I recently saw a cartoon that has uncomfortably embedded itself in my brain: it shows a relatively small tidal wave that is the pandemic, followed by a bigger tidal wave that is the recession, and a still bigger one that is the climate crisis. The only fault with the cartoon is that the tidal wave of climate change will not pass as the others will. Another cartoon showed the world boxing with the pandemic while a boxer twice the size of either—the climate crisis—waits to enter the ring.
Humans are good at responding to immediate threats and hopeless at responding to long term threats. We have known about climate change for four decades, but, as time for an effective response runs out, global emissions of greenhouse gases were increasing by about 7% a year when they needed to decrease by 7% a year. The almost complete shut down of the world economy means that emissions are likely to fall by about 7-8% in 2020. This is good news, but it’s also bad news in that it illustrates the scale of change necessary to achieve the reductions that are essential.
Major events like the pandemic and world wars are usually times of change. As has been said many times, changes that took years can happen in hours, and there is a sense of everything going fluid. We are in that fluid stage, and now is the time to be thinking about how we can create and embed changes that will lead to a healthier, lower carbon economy. That’s why the UK Health Alliance (which I chair) has produced six principles for a healthy and green recovery and five priorities for action. In producing the document we have tried to steer a middle way between making motherhood statements and straying beyond where we can speak with authority.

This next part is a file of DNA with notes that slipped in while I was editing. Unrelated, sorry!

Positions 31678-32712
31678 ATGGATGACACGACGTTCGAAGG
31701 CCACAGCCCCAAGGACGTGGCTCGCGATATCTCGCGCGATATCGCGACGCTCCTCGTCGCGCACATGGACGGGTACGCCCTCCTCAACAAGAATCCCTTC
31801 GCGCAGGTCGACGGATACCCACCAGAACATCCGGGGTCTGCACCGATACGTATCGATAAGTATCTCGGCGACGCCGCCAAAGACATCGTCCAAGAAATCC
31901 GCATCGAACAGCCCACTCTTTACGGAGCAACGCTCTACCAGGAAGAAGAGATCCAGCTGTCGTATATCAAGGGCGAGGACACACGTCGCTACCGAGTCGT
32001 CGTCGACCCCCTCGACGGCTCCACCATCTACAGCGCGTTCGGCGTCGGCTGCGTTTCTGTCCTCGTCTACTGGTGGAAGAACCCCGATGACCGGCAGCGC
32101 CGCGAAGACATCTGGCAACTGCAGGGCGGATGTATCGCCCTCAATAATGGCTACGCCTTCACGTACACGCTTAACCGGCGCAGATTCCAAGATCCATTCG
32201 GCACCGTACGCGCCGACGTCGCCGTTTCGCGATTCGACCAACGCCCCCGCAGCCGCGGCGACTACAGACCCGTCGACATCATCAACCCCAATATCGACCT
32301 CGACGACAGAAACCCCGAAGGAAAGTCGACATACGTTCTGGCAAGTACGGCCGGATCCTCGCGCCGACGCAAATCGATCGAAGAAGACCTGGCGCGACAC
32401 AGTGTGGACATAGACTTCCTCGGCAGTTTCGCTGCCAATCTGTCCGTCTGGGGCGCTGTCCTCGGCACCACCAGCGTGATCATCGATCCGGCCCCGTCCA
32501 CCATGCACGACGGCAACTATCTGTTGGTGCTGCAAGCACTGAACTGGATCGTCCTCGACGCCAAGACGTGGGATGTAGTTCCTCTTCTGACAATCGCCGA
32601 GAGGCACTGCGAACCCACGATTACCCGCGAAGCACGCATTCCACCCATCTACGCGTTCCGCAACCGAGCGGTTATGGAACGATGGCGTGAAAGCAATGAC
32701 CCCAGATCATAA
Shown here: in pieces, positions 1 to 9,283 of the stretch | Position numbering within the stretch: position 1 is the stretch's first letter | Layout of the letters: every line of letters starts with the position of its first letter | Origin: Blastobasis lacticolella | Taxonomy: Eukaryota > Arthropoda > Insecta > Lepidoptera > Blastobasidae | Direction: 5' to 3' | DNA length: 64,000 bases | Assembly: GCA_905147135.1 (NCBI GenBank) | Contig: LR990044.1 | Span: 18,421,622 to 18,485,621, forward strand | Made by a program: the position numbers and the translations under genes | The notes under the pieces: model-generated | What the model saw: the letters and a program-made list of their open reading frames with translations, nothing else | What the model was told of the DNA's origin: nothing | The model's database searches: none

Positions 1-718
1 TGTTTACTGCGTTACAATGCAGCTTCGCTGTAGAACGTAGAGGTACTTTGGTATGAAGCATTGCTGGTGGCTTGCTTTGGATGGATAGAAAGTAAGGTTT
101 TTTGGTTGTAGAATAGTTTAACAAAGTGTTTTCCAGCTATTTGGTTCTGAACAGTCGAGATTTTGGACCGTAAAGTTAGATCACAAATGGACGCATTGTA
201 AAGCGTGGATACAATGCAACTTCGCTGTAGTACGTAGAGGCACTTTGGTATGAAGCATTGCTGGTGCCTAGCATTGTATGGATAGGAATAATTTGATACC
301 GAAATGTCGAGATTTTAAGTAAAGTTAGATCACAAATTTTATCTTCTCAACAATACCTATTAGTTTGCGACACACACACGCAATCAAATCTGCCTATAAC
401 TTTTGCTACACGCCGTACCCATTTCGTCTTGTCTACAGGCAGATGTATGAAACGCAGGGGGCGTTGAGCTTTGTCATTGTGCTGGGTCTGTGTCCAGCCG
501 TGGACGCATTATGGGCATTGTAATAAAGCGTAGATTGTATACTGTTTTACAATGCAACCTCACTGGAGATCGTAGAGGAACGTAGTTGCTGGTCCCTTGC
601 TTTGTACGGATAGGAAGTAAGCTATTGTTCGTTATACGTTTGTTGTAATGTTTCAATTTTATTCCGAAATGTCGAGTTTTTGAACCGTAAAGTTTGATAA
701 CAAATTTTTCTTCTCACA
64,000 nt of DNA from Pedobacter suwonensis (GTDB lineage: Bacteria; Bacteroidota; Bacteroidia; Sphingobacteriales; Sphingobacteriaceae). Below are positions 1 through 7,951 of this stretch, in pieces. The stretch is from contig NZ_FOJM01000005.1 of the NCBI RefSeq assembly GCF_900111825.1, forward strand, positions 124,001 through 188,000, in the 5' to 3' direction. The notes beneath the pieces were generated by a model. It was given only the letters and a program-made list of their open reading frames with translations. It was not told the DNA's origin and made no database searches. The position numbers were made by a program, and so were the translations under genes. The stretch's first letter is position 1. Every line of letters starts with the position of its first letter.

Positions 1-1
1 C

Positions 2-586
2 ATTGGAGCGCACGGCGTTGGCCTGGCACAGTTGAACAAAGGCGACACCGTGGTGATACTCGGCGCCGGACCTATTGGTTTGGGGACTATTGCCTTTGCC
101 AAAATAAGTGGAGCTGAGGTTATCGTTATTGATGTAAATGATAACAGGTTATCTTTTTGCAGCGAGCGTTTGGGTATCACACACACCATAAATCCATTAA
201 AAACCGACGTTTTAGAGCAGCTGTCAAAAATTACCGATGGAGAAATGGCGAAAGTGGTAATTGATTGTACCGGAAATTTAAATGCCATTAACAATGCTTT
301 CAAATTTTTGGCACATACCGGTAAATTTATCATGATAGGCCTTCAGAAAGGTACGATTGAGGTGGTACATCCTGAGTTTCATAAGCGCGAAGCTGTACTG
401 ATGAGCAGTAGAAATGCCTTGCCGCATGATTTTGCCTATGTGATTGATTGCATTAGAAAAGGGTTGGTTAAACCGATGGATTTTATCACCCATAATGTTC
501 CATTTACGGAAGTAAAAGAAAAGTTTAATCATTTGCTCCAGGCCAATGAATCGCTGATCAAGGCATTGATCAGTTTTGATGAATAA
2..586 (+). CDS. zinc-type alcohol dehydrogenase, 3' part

We have written to the prime minister, the leaders of the other political parties, the leaders of the devolved nations, regional leaders, and other senior politicians urging them to follow these principles and implement the actions. You might join the advocacy by writing to your member of parliament, talking to friends, and using social media. The trust in health professionals has always been high, but is now higher than ever.
Our call to the nation’s leaders come at the same time as some 200 business leaders, including the chief executive of Heathrow airport and the UK country boss of BP, have written to the prime minister calling for a green recovery for the economy. Their letter says: “A wide range of input, from academic experts to city leaders to official advice, has shown measures that cut greenhouse gas emissions and stimulate the economy have the potential to be more effective in supporting jobs and economic growth while also supporting our long term climate goals and delivering better outcomes in other key areas of public interest, such as public health and wellbeing.”
The principles should be uncontroversial, but there is likely to be mass unemployment that will lead to some calls to create jobs fast, no matter how much they might hasten the climate crisis. Governments will need support to resist such calls.